The whistle-blower has sent the letter to other regulatory bodies like the Reserve Bank of India, Securities and Exchange Board of India (Sebi), and Ministry of Corporate Affairs. The letter has also been shared with Grant Thornton, which is conducting a special audit of the IL&FS group. On April 4, the new board of IL&FS said gross NPAs (non-performing assets) of IL&FS Financial Services (IFIN) were at 90 per cent of the total loans as of December 2018.
Moneylife had first reported on the allegations on April 10 after it received the whistle-blower letter (Click here
to read the story).
The IL&FS group started defaulting on loans worth Rs 94,000 crore late last year, putting a question mark over its debt repayment capacity. The government sacked the old board and put a new board in charge of the company.
An external spokesperson for Deloitte said: “Deloitte takes issues such as these seriously, and is conducting a review regarding the allegations. There are several ongoing investigations. These agencies are in contact with us, being the previous auditors. We will continue to provide full support to their investigations.”
In the complaint, the whistle-blower alleged that Deloitte’s senior leadership was aware of the financial mismanagement and impropriety of the IL&FS group. “Deloitte has audited the group over a period of 10 years and has been an integral part of its unmitigated growth, benefitting in several ways in terms of being a preferred advisor as well as favouring Deloitte by awarding several advisory work on a single sourced basis with substantially high fees,” the whistle-blower said, and added that the person, a senior member of the client team, had no faith in the current leadership of the auditing firm and, hence, the letter had been sent to the regulators.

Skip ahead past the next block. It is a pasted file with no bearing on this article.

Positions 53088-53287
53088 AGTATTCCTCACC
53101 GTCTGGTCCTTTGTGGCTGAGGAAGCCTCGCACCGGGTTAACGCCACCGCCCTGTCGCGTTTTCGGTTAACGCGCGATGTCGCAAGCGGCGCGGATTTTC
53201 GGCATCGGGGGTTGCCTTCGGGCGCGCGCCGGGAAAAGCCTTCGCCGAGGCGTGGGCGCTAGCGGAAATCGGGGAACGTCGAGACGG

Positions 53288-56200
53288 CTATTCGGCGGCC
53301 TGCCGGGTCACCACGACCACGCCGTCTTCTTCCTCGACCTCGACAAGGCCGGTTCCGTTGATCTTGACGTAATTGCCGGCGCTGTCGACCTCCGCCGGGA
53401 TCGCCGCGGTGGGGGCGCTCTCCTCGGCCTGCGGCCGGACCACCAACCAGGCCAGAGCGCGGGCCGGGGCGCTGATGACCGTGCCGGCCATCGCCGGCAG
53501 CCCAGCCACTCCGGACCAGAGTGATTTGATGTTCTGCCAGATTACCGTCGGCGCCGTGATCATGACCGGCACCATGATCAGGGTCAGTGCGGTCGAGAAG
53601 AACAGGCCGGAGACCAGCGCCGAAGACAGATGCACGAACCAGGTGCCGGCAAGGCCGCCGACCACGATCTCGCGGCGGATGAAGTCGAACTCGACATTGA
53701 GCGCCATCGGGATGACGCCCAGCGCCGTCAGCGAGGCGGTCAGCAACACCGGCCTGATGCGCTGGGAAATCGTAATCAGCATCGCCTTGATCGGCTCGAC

The whistle-blower said that in order to protect the auditor’s position, the modus operandi was whenever there were any dubious findings, Deloitte agreed to rely on the management’s explanations and comfort letters. “Internally several views in matters of audit opinion were watered down by Deloitte leadership in the first instance. Over years, this has led the entire audit susceptible to legacy positions and compounded the financial mis-reporting. In many cases, the language of the management response was agreed beforehand by Deloitte to close its internal reviews,” the communication said.
Financially, the IL&FS group provided additional fees as consultancy services for mutual benefit, the letter added. The letter alleged that in Deloitte’s internal review meetings, observations and all adverse remarks would be taken behind closed doors by the audit partner Udayan Sen and discussed one on one with the top management and then “managed” by way of explanations and opinions. “Several times over the past three years, there had been enough facts discovered which would have qualified the report but these were deliberately overlooked,” the whistle-blower wrote, asking the regulators to make sure that Deloitte keeps records of all the internal emails and minutes of meetings.
As compensation, it was agreed that the IL&FS group would remunerate Deloitte by way of consulting and advisory fees and as a part of this arrangement, several crores worth of engagements were given to the consulting division of Deloitte, a separate legal entity, under the guise of strategic study for diversification.
“Deloitte charged a very large sum of fees to recommend creating more complex financial services business and grow its already stressed book. This was under the guidance of Udayan Sen along with consulting partner Sanjoy Dutta,” the letter said. In fact, Dutta had been given the responsibility to manage the IL&FS account and earn Rs 20 crore as annual consulting fees,” the letter said, adding that the round-tripping of loans was evident in several cases but overlooked. As a favour to both parties, Deloitte appointed senior tax advisor to IL&FS, Dilip Lakhani at a very high salary for the services rendered to the IL&FS group and to ensure that he would earn revenue for Deloitte.